Sunday, December 30, 2018

DRC: Delays, storms mar start to Congo's presidential vote


KINSHASA (Reuters) - Voting in Democratic Republic of Congo’s long-anticipated presidential election got off to a shaky start on Sunday due to torrential rain in the capital, long delays at some polling stations and broken-down machines.

Kabila voted early in the morning in the capital Kinshasa at the same school as the candidate he is backing, former interior minister Emmanuel Ramazani Shadary, whom the latest opinion polls showed trailing two opposition candidates.
“My only concern is that we have this very heavy rain and probably voter turnout might be low, but hopefully the skies will clear, and the voters will turn out in numbers,” Kabila, wearing a dark blue suit, told reporters.

In the eastern city of Goma, where the weather was clear, a Reuters witness saw residents casting their votes, but another polling station in the city was still closed 90 minutes after polls opened at 6 a.m (0400 GMT).

“The majority of voters here are stressed,” said Kayembe Mvita Dido, first in a line of dozens waiting at a polling station in the shadows of the towering Nyiragongo volcano.

“Some do not even know how to use the voting machine,” he said, referring to a new electronic voting system, criticized by the opposition as vulnerable to fraud.
Several machines broke down Kinshasa, Goma and Bukavu, bringing voting in those polling stations to a halt, witnesses said. Some voters complained they could not find their names on the rolls.
Streets in Kinshasa were also flooded due to a violent storm that appeared to have knocked out the power in two polling stations visited by Reuters, although that should not affect the machines whose batteries are meant to be charged ahead of time.

Despite repeated delays to the election, which was originally meant to take place in 2016, diplomats and poll observers have said authorities are ill-prepared, raising fears of a repeat of the violence that followed elections in 2006 and 2011.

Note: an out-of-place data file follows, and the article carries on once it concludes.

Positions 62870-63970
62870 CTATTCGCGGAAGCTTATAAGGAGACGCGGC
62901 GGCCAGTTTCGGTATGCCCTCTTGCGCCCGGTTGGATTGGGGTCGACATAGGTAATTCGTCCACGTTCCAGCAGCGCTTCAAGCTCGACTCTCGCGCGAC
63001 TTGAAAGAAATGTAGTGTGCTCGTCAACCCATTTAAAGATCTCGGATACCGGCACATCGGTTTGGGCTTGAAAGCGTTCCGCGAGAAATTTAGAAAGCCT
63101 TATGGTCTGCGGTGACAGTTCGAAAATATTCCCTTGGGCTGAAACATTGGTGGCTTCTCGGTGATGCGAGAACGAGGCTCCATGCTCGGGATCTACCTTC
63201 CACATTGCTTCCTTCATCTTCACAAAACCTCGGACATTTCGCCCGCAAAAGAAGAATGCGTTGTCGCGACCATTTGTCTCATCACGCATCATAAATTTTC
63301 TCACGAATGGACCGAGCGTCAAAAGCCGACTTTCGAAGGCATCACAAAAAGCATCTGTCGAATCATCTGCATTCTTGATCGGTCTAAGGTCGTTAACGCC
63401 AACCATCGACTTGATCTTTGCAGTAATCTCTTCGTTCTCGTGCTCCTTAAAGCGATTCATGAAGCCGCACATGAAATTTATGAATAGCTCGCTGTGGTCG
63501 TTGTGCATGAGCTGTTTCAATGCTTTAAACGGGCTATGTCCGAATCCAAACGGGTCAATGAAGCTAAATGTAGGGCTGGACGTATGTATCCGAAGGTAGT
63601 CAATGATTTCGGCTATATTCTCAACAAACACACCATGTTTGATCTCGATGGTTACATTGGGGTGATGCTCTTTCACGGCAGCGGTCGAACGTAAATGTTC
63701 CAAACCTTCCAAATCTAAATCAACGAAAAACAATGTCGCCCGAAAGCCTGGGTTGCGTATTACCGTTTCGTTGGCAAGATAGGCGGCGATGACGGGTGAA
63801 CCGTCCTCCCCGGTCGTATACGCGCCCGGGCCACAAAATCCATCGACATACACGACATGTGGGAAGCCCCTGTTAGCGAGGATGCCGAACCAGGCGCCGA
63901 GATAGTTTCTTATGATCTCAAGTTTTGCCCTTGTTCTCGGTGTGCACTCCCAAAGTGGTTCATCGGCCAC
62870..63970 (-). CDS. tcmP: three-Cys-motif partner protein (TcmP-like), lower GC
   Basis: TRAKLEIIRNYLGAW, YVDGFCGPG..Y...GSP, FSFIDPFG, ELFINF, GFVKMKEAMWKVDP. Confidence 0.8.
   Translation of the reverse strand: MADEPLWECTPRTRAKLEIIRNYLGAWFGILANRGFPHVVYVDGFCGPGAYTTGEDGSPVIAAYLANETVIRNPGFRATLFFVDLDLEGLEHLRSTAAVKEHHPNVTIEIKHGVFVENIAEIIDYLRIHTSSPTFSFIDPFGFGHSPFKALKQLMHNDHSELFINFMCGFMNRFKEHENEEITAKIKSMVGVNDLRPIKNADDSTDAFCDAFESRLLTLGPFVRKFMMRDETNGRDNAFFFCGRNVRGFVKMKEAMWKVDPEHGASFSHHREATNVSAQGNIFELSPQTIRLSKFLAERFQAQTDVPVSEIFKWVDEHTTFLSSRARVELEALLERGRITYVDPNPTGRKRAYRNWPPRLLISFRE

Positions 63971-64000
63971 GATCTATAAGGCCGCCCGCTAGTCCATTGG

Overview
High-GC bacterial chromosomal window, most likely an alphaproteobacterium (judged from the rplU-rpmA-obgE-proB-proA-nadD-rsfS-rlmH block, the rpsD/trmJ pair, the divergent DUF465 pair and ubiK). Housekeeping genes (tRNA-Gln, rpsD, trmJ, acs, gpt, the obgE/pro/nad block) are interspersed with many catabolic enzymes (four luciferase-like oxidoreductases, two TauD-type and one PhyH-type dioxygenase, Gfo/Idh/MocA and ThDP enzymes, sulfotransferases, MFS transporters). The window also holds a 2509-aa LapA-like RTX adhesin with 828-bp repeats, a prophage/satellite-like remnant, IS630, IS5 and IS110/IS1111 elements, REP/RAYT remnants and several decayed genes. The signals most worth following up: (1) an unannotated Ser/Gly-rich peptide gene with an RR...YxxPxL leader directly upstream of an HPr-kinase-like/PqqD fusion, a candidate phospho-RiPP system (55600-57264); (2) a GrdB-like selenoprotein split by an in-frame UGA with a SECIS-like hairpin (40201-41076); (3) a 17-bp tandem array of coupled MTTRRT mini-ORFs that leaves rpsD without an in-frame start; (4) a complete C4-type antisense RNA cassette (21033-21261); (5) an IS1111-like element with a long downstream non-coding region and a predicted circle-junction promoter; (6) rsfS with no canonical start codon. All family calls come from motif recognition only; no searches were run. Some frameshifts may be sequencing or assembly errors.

Kabila’s agreement to stick to constitutional term limits should represent progress for the mineral-rich central African country.

Critics, however, say they doubt the vote will be untarnished by fraud, and that Kabila could continue to rule from the sidelines. He has not ruled out running again for president in 2023.

PROTESTS
Violent protests erupted this week after authorities announced that voting had been canceled in the Ebola-hit eastern cities of Beni and Butembo, their surrounding areas and the western city of Yumbi. Together, they account for more than 1.2 million out of 40 million voters nationwide.

In Beni, dozens of voters lined up on Sunday morning to write their choices on sheets of paper, but were dispersed by police who fired into the air, residents said.

Foreign diplomats told Reuters on Friday that only about 60 percent of voting materials across the country were in place, and election observers said polling stations in the capital Kinshasa would struggle to accommodate all voters during voting hours.

Opponents of Kabila say the government is trying to tip the election in favor of Shadary.

The most recent poll released by New York University’s Congo Research Group on Friday showed former Exxon Mobil manager and opposition lawmaker Martin Fayulu leading the race on 47 percent, buoyed by discontent with Kabila’s 18-year tenure.

Under Kabila, Congo has seen strong economic growth from surging copper and cobalt output but only meager improvements to average people’s quality of life.

Another opposition leader, Felix Tshisekedi, trailed in the poll with 24 percent, while Shadary got 19 percent.
“I will vote for Martin Fayulu,” said Mama Wivine, 40 and unemployed, as she waited for the machine to arrive at her polling place in Kinshasa’s Camp Luka neighborhood. “We hope he can bring jobs and better conditions for us Congolese. We are fed up with the regime of Kabila.”

DUELING EXPECTATIONS
After voting in Kinshasa, Fayulu said: “Today, we mark the end of Mr. Kabila, the end of the misery of the Congolese people.”

But Shadary has big institutional advantages, including round-the-clock coverage on state media. Kabila appointees also dominate national institutions.

“I think victory is on my side and that tonight I will be president,” Shadary said after casting his ballot.

The national electoral commission (CENI) has tried to reassure the opposition about the voting machines by saying that only print-outs from the machines counted by hand will be factored into the official results.

But any disputed outcome could lead to a wider security breakdown across Congo, particularly along its eastern borders with Rwanda, Uganda and Burundi, where dozens of armed militia are active.
The last polls close at 5 p.m., although voting will continue for those still in line. Voters are also choosing representatives for the national and provincial assemblies.

No comments:

Post a Comment